One suggestion, reported by Bloomberg, is that African Central Banks have demanded local West Africa corporates transact through local banks, rather than CAB Payments. The implication is that much of CAB Payments’ growth and high margins derived from trading offshore in African currencies subject to exchange controls, according to this FT Alphaville article. So Central Banks have torpedoed CABP’s business model, which has crushed volumes and margins. None of that is made clear in the RNS though. There are certainly several bookrunners (Barclays, JP Morgan, Liberum, Peel Hunt) who should feel embarrassed.
Oxford Metrics FY Sept Trading Update
I wrote last week that forced selling by professional fund managers might be causing recent unusual share price performance, and this could create an opportunity for amateur investors who don’t need to worry about outflows. Oxford Metrics, the smart sensor business, which reported last week strikes me as a good example of this. The shares are down -28% from their peak in June, for no obvious reason.
Last week they announced FY Sept revenues would be up +57% to £44m, and adj PBT of £6.3m up 2.5x. Those figures are also 13% ahead of consensus on the revenue line and 9% ahead on the profit line. The company has £65m of net cash, having sold Yotta, their infrastructure management business for £52m. They say that H1 March performance was their strongest ever and momentum continued into H2 driven by Engineering and Life Sciences segments. In July they announced a new CEO, Imogen Moorhouse, who has been at the company for 22 years and has been running Vicon, the core business, since 2012.
Valuation: Progressive have left their forecasts unchanged, perhaps indicating that there was an exceptional nature to these positives, and implying revenue might fall in FY Sept 2024F. That puts the shares on a PER of 19x FY Sept 2024F. Cash represents 58% of the market cap, so adjusting for cash the PER falls to high single digits.
Opinion: Looks good. I’m flagging this as an example of a company reporting good results, with a rock-solid balance sheet that has still been sold off in the market rout of the last few months. Another example could be CML Microsystems, which is down -38% from its peak, despite having £22m of net cash in March and continuing to report good results. Some of that cash will be spent on their US acquisition, but the share price move looks anomalous. Premier Miton and Liontrust are on the CML shareholder register, and the former has been reducing its position. So, I’m flagging both CML and OMG as being an opportunity to take the other side of possible institutional selling. I own both already.
International Personal Finance Q3 Sept Trading Update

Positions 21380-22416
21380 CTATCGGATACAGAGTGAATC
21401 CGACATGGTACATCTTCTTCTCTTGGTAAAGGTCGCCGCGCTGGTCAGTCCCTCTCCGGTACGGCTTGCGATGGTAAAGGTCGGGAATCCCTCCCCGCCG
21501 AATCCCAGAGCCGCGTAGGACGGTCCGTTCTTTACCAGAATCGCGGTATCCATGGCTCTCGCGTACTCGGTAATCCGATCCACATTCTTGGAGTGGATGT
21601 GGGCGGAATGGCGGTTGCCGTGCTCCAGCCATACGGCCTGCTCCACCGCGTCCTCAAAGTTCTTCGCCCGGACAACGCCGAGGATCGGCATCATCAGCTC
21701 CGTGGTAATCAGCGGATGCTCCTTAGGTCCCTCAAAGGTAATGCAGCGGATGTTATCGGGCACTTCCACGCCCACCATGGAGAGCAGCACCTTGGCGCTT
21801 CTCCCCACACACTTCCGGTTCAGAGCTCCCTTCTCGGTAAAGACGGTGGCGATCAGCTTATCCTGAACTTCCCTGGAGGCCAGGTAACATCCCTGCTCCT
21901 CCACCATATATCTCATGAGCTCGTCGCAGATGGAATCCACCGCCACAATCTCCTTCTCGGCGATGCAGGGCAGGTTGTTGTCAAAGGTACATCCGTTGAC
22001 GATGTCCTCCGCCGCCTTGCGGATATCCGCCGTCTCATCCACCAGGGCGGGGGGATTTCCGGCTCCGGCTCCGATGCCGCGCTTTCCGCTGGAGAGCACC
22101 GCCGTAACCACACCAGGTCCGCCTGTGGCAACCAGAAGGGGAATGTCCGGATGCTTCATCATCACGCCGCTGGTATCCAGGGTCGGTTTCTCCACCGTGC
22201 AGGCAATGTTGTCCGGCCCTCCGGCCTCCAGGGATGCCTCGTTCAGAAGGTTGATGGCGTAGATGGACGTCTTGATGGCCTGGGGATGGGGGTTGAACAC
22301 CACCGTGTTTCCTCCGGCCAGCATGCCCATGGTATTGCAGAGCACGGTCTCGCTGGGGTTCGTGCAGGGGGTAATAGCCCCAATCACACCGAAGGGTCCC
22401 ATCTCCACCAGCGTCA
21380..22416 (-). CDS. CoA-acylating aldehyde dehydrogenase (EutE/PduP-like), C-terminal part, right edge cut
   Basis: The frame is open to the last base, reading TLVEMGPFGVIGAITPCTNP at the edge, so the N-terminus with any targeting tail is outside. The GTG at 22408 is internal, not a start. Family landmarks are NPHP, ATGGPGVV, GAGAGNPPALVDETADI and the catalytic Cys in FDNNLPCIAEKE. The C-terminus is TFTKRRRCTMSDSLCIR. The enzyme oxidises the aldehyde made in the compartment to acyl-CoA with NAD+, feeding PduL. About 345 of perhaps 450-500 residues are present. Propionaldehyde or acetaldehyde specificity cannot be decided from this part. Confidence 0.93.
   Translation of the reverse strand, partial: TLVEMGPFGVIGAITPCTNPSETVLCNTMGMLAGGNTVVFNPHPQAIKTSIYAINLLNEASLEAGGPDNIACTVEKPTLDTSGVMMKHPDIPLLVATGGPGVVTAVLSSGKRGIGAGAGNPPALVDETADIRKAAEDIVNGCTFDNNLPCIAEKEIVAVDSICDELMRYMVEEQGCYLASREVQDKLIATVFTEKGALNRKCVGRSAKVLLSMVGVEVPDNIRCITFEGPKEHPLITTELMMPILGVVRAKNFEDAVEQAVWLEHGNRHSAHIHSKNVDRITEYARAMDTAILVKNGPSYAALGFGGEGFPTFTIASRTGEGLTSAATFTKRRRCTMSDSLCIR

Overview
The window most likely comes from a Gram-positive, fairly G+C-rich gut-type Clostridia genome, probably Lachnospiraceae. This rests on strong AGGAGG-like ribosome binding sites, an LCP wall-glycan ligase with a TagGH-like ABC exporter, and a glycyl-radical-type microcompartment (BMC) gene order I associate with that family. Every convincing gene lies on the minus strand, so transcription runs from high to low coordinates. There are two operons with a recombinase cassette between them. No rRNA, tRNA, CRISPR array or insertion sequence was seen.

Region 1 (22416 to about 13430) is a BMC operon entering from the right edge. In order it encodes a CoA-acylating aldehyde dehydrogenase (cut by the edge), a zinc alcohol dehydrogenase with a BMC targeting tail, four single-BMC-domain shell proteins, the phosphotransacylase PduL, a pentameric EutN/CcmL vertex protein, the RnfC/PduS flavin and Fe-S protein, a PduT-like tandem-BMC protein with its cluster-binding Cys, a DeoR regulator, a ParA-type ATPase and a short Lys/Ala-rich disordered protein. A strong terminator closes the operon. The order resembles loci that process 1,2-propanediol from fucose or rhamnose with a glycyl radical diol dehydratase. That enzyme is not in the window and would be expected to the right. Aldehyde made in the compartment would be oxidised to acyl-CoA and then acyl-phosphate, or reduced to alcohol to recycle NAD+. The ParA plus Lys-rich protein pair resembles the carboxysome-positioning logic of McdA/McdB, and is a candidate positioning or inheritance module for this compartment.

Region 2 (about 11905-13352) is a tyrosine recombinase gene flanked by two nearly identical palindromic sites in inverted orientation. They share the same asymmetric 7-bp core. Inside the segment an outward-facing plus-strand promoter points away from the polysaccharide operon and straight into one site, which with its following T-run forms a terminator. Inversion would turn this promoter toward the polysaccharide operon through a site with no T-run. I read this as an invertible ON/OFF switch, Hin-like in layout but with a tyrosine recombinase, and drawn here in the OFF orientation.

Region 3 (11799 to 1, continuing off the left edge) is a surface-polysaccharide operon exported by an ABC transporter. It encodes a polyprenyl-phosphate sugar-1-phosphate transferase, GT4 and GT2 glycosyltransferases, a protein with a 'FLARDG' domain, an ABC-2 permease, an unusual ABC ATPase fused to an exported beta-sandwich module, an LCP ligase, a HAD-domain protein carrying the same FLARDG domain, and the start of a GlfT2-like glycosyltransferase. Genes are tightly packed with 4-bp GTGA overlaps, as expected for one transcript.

This unsecured consumer credit business with operations in Eastern Europe and Mexico reported customer receivables (ie loans) up +4% y-o-y to £875m. That is despite a -17 % y-o-y decline in Poland, as the government introduced a cap on the Total Cost of Credit (TCC) and affordability requirements, which came into force on December last year and May this year respectively. Poland’s TCC legislation reduced the maximum non-interest fees that can be charged on a loan to 45% of the loan value, down from 100% previously. IPF responded by going into credit cards and they have now issued over 100,000 cards.
Excluding Poland customer receivables were up +15%, which I think is encouraging given the resurgence of food and energy price inflation has hit IPF’s customers hardest. The group’s revenue yield (ie how much it earns on receivables) was up 4 percentage points to 55%. That uplift in revenue helped the cost/income ratio fall to 57% (previously 64%). The group’s bad debt charge was 12.0% at the end of September (September 2022: 8.5%) which management said was inline with their expectations.
The business is split into three divisions: i) The largest is European Home Credit, 54% of net customer receivables, growing at +2% a year; ii) Mexico Home Credit, 21% of receivables growing at +8% a year; iii) IPF Digital, which operates the Creditea, Credit24 and hapipozycki brands across 8 countries. This is growing at +7% a year. Within those divisions, there’s a wide dispersion of growth across different countries, as the table below shows.
Outlook: Sounds in line. They say performance 9M 2023, together with a robust balance sheet and funding position, gives them confidence in FY Dec performance and provides the foundation for delivering further strong growth in 2024.
Valuation: Despite rising +74% YTD, the shares are on a low PER 6.1x FY Dec 2024F, dropping to below 5x the following year. The forecast dividend yield is 8.9% and the cover is 1.8x. That low valuation is likely a mix of regulatory risk (the EU Commission’s review of the second Consumer Credit Directive (CCD II) is will be published in November) and the customer demographic which is particularly sensitive to the cost of living crisis. Worth noting that revenues have declined by -26% since FY Dec 2018 and the business made a loss in 2020.
Opinion: During the financial crisis IPF fell -78% peak to trough, so I would be wary of the low PER ratio. The YTD share price performance does show a lot of bad news is in the price though, and this ought to be a business that can generate 15-20% returns through the cycle while growing at above the rate of inflation. I feel a little uncomfortable investing in this sector, however, companies like Provident Financial and IPF argue that if they were not making credit available to customers who are too risky for banks, then the gap would likely be filled by less regulated loan sharks.
Bruce owns shares in Oxford Metrics and CML Microsystems
Bruce co-hosts the Investors’ Roundtable Podcast with Roland Head, Mark Simpson and Maynard Paton. To listen you can sign up here: privateinvestors.supercast.com
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This article is for educational purposes only. It is not a recommendation to buy or sell shares or other investments. Do your own research before buying or selling any investment or seek professional financial advice.